How to use biorphen

Biorphen is a ready-to-use formulation of phenylephrine, so there’s no need for dilution or compounding.1

Administering Biorphen

Biorphen can be quickly, conveniently administered without compounding from concentrate.1
  • Bolus intravenous injection: 40 mcg to 100 mcg every 1-2 minutes as needed, not to exceed 200 mcg
  • 5 mL ampule is for single use only

ONE STANDARD RTU FORMULATION
THROUGHOUT YOUR HOSPITAL

Stock in the OR, ED, ICU, ASC, and on crash carts

3-year shelf life2 means less frequent restocking

Incorporate into hospital emergency protocols.

Can be administered by any trained staff without compounding

Aligns with standardization recommendations of patient safety and professional organizations: ISMP3, APSF4, ASHP5.

Biorphen is Clinically Effective1

  • The onset of blood pressure increase following an intravenous bolus phenylephrine hydrochloride administration is rapid, typically within minutes1
  • Phenylephrine is recommended as a first-line vasopressor during cesarean section under spinal anesthesia due to extensive supporting data6*
  • Phenylephrine is an acceptable vasopressor for septic shock in the case of norepinephrine-associated arrhythmias or in salvage therapy7**

*α-agonist drugs are the most appropriate agents to treat or prevent hypotension following spinal anaesthesia. Although those with a small amount of β-agonist activity may have the best profile, phenylephrine is recommended due to
the amount of supporting data.6

**Phenylephrine is not recommended in the treatment of septic shock except in circumstances where (a) norepinephrine is associated with serious arrhythmias, (b) cardiac output is known to be high and blood pressure persistently low or (c) as salvage therapy when combined inotrope/vasopressor drugs and low-dose vasopressin have failed to achieve MAP target (grade 1C).7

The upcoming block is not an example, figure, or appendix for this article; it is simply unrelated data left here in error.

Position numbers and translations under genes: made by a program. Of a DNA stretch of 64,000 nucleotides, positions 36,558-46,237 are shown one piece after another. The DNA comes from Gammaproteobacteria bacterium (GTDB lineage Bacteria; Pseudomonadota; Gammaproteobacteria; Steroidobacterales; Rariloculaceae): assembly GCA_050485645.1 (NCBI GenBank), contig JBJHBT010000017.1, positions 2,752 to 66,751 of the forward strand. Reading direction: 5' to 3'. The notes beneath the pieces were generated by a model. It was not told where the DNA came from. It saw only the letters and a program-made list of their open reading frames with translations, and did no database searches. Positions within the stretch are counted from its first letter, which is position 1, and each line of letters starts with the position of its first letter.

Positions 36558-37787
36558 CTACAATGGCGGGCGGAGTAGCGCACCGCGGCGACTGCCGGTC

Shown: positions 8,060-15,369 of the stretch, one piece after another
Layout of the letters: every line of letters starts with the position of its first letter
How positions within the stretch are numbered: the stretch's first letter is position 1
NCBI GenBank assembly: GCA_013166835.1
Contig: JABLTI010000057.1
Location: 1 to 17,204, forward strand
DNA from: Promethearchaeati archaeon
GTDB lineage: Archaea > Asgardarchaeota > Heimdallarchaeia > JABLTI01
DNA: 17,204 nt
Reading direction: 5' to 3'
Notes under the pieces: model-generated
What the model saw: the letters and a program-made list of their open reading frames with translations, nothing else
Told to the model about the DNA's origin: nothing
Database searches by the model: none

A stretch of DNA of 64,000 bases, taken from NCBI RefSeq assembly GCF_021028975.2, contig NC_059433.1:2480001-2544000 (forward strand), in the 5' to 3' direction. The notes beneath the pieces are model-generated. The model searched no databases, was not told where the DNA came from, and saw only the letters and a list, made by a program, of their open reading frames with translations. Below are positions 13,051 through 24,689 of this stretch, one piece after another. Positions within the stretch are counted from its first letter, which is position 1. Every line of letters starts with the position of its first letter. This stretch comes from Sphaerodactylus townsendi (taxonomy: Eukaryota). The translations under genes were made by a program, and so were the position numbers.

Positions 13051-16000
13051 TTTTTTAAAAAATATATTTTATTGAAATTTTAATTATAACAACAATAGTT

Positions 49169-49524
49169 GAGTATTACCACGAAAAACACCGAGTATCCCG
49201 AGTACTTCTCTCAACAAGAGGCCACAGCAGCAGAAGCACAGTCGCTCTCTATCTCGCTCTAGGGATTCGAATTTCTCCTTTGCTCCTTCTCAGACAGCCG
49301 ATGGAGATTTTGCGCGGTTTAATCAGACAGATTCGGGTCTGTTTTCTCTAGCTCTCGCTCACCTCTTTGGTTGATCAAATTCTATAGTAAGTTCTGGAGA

Did you know? Push-Dose Pressors in the Emergency Department

Bolus administration of phenylephrine, or “push-dose pressors,” are reportedly widely used in the Emergency Department (ED) for transient hypotension, or until central access can be obtained to initiate a continuous infusion of vasopressors8-10. Authors note that phenylephrine in the ED is usually manually compounded “on demand” at the patient’s bedside for immediate use.9, 10

Biorphen can be quickly, conveniently administered without compounding or dilution.1

Interested in supplying Biorphen for your hospital?

References:

  1. Biorphen [Package Insert]. Deer Park, IL: Eton Pharmaceuticals Inc; 2019.
  2. Biorphen data on file. Deer Park, IL: Eton Pharmaceuticals Inc; 2019.
  3. 2018-2019 Targeted Medication Safety Best Practices for Hospitals. Institute for Safe Medication Practices (ISMP). https://www.ismp.org/guidelines/best-practices-hospitals. Accessed November 19, 2019.
  4. Recommendations for improving medication safety. Consensus from four work groups at the 2018 APSF Stoelting Conference on Medication Safety. Anesthesia Patient Safety Foundation. https://www.apsf.org/medication-safety-recommendations/. Accessed November 19, 2019.
  5. American Society of Health-System Pharmacists. ASHP guidelines on preventing medication errors in hospitals. Am J Health-Syst Pharm. 2018;75:1493–1517.
  6. Kinsella SM, Caravallo B, Dyer RA, et al. International consensus statement on the management of hypotension with vasopressors during Caesarean section under spinal anesthesia [published online ahead of print November 1, 2017]. Anaesthesia. 2018;73(1):71-92. doi: 10.1111/anae.14080.
  7. Dellinger RP, Levy MM, Rhodes A, et al; for Surviving Sepsis Campaign Guidelines Committee including The Pediatric Subgroup. Surviving sepsis campaign: international guidelines for management of severe sepsis and septic shock, 2012. Intensive Care Med. 2013;39(2):165-228. dio: 10.1007/s00134-012-2769-8.
  8. Swenson K, Rankin S, Daconti L, Villarreal T, Langsjoen J, Braude D. Safety of bolus-dose phenylephrine for hypotensive emergency department patients [published online ahead of print February 19, 2018]. Am J Emerg Med. 2018;36(10):1802-1806. doi:10.1016/j.ajem.2018.01.095.
  9. Tilton LJ, Eginger, KH. Utility of push-dose vasopressors for temporary treatment of hypotension in the emergency department. J Emerg Nurs. 2016;42:279-281. doi:10.1016/j.jen.2016.03.007.
  10. Holden D, Ramich J, Timm E, Pauze D, Lesar T. Safety considerations and guidelines-based safe use recommendations for “bolus-dose” vasopressors in the emergency department. Ann Emerg Med. 2018;71(1):83-92. doi:10.1016/j.annemergmed.2017.04.021.